The Silent Woman by Susan Dodd
A Novel

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Synopsis

In the summer of 1914, one month after the assassination of Archduke Franz Ferdinand, the celebrated young painter Oskar Kokoschka was in the throes of a passionate love affair with Alma Mahler, the beautiful and seductive widow of the great composer. Now, four short years later, he has become a casualty of the Great War. Unlike many of his compatriots, Oskar has survived both a bayonet wound and mustard gas, yet he cannot seem to recover from his inconstant mistress's ruinous betrayal.With the world around him as crippled as his own body and spirit, the dispossessed refugee arrives in Dresden, where he has secured a teaching position. The director of the city's art museum, Hans Posse, a lonely widower, opens his home to Oskar, offering him a sanctuary in which he can begin to heal and eventually paint again, fulfilling the promise of greatness begun in his youth.For Oskar, however, the war continues to rage without and within, There is simply no life without his beloved Almi, his tormentor and muse, now another's wife. Determined to have her -- somehow -- the grieving artist turns to his host's servant, the shy, reserved Hulda. Shrouded in sadness, the tender young woman reawakens in Oskar desire -- and the passion of creation. But their secret liaison is fueled by Oskar's preoccupation with his lost love, a dangerous obsession that could carry him -- and the innocent Hulda -- beyond hope to a place of no return.A luminous novel of hallucinatory prose set in a time of uncertainty and unimaginable loss, The Silent Womanpulls into focus a world of color, shadow, and heartbreak. Vividly bringing to life the ever-changing nature of desire, the constancy of love, and the illusiveness of memory, it is a sublime work by a uniquely gifted author that celebrates the power of beauty, passion, and hope to hurt and to heal.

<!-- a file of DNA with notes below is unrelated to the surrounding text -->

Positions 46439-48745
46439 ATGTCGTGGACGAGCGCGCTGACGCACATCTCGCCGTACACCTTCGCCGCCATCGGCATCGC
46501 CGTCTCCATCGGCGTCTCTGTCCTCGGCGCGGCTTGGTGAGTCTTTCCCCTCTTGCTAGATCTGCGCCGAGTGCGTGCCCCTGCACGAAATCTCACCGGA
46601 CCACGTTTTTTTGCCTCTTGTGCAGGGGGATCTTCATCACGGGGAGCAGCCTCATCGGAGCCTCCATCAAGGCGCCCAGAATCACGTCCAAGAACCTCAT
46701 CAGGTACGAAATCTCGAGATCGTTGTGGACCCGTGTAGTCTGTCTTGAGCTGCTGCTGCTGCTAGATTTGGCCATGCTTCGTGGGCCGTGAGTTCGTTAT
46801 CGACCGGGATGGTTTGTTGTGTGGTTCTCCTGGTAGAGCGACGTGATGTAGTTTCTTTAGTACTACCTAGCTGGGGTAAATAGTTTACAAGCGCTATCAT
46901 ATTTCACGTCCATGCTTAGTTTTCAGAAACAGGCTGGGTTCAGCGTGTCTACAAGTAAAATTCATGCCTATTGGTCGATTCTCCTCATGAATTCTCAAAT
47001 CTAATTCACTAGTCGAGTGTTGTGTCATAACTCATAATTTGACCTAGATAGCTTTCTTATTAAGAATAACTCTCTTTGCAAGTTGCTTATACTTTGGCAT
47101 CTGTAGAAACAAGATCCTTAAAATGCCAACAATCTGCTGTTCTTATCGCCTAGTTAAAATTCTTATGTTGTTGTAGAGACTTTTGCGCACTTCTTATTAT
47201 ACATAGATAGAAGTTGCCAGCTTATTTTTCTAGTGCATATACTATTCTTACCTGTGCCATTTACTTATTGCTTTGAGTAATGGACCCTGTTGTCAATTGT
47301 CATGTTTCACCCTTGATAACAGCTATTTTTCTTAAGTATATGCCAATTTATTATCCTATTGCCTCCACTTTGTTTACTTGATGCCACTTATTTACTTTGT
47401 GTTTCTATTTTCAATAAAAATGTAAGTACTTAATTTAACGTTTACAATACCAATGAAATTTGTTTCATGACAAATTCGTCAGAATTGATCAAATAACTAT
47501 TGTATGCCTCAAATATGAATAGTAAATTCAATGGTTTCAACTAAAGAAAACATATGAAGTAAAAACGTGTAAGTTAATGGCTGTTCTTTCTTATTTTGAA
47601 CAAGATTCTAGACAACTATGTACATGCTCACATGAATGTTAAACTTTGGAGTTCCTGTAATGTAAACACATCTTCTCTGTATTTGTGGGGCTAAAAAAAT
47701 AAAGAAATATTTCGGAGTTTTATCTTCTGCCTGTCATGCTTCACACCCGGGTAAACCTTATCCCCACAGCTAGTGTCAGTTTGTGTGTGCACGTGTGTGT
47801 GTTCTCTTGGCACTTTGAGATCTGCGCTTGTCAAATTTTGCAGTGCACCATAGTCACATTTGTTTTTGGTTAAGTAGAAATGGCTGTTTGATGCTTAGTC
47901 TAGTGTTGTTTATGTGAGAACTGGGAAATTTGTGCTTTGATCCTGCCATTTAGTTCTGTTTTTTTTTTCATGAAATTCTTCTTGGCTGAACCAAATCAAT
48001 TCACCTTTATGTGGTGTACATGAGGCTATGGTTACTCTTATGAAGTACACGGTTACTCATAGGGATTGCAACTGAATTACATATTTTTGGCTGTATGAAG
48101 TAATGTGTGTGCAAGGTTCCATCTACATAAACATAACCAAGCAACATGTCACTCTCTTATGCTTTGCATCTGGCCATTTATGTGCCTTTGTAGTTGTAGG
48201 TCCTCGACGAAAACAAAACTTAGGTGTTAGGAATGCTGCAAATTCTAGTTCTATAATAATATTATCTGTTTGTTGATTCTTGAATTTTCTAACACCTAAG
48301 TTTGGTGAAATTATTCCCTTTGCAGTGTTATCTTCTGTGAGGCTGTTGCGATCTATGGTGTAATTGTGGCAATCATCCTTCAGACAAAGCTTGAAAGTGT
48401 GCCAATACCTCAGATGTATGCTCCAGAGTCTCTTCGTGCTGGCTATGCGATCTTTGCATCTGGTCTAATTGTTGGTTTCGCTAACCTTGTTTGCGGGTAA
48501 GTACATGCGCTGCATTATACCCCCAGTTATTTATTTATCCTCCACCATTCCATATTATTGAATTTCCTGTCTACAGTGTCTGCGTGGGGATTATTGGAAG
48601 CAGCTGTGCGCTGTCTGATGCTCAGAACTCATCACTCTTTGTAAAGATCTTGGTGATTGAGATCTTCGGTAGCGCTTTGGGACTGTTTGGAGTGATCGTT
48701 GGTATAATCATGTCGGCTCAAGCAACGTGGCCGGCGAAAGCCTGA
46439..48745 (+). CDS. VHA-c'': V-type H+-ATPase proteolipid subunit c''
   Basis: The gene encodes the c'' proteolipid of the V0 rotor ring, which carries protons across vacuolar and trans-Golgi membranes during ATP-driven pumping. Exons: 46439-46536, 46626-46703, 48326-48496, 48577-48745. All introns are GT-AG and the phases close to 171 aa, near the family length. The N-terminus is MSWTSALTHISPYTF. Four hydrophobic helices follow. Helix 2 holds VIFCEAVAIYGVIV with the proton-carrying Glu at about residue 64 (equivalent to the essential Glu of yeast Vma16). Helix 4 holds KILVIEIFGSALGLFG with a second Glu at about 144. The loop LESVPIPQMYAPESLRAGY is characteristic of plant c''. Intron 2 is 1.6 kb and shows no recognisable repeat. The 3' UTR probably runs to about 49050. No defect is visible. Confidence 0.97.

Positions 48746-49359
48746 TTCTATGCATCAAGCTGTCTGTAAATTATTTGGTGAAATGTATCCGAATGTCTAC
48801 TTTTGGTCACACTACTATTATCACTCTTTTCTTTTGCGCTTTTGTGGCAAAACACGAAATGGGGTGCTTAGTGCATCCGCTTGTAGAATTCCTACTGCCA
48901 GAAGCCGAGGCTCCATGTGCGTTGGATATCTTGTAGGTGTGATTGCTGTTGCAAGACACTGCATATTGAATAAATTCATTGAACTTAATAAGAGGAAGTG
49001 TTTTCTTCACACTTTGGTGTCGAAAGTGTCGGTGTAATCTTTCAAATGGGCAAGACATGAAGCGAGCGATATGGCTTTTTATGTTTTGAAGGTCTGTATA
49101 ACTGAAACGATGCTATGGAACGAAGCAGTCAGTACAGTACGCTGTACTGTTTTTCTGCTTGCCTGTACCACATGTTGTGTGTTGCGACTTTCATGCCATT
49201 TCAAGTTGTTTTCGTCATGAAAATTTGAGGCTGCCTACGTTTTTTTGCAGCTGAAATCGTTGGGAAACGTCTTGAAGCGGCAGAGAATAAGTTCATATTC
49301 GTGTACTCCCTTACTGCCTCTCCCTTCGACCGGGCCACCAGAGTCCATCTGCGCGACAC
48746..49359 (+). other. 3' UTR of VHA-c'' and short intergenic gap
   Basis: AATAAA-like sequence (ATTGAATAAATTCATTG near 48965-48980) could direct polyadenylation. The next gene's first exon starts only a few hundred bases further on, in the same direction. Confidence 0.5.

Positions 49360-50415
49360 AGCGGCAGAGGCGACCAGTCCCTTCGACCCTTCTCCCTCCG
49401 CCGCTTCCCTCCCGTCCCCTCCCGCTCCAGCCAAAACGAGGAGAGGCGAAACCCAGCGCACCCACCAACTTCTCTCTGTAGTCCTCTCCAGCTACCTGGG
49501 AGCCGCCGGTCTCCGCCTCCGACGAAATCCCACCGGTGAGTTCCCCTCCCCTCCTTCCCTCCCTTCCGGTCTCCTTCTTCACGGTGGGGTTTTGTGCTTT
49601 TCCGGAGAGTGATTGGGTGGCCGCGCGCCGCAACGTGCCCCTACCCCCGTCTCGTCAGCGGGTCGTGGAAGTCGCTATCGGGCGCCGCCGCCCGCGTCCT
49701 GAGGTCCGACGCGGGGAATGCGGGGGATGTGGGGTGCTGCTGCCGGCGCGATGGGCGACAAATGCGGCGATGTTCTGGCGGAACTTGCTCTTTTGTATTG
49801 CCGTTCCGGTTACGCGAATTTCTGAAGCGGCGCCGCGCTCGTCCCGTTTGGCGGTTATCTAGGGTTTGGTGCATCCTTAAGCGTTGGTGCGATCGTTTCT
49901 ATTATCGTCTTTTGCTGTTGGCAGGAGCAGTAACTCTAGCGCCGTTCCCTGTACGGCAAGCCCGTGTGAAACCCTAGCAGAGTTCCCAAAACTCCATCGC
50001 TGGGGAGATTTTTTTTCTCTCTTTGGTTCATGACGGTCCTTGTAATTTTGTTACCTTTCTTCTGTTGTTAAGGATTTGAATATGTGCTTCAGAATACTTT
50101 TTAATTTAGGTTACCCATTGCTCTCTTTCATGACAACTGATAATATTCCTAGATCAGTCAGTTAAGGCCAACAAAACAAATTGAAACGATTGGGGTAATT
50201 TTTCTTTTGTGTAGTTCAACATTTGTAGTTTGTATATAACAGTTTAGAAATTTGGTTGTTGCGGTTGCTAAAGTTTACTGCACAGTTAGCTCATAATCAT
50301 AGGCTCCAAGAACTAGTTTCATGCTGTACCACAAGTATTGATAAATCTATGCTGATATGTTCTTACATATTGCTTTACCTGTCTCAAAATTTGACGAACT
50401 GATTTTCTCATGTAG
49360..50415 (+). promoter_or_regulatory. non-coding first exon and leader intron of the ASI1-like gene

About Susan Dodd

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Susan Dodd has taught at Bennington, Harvard, and the Iowa Writer's Workshop.
 
Published October 23, 2001 by William Morrow. 336 pages
Genres: History, Mystery, Thriller & Suspense, Literature & Fiction. Fiction

Unrated Critic Reviews for The Silent Woman

Kirkus Reviews

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Dodd takes a sliver from the life of expressionist painter Oskar Kokoschka (1886–1980) and creates an odd, claustrophobic fictionalized biography.

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Publishers Weekly

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Dodd's writing has always been graceful, but here she reveals a brilliant visual imagination, expressed in intensely vivid descriptive passages that reflect the personality of an artist striving to express his creativity.

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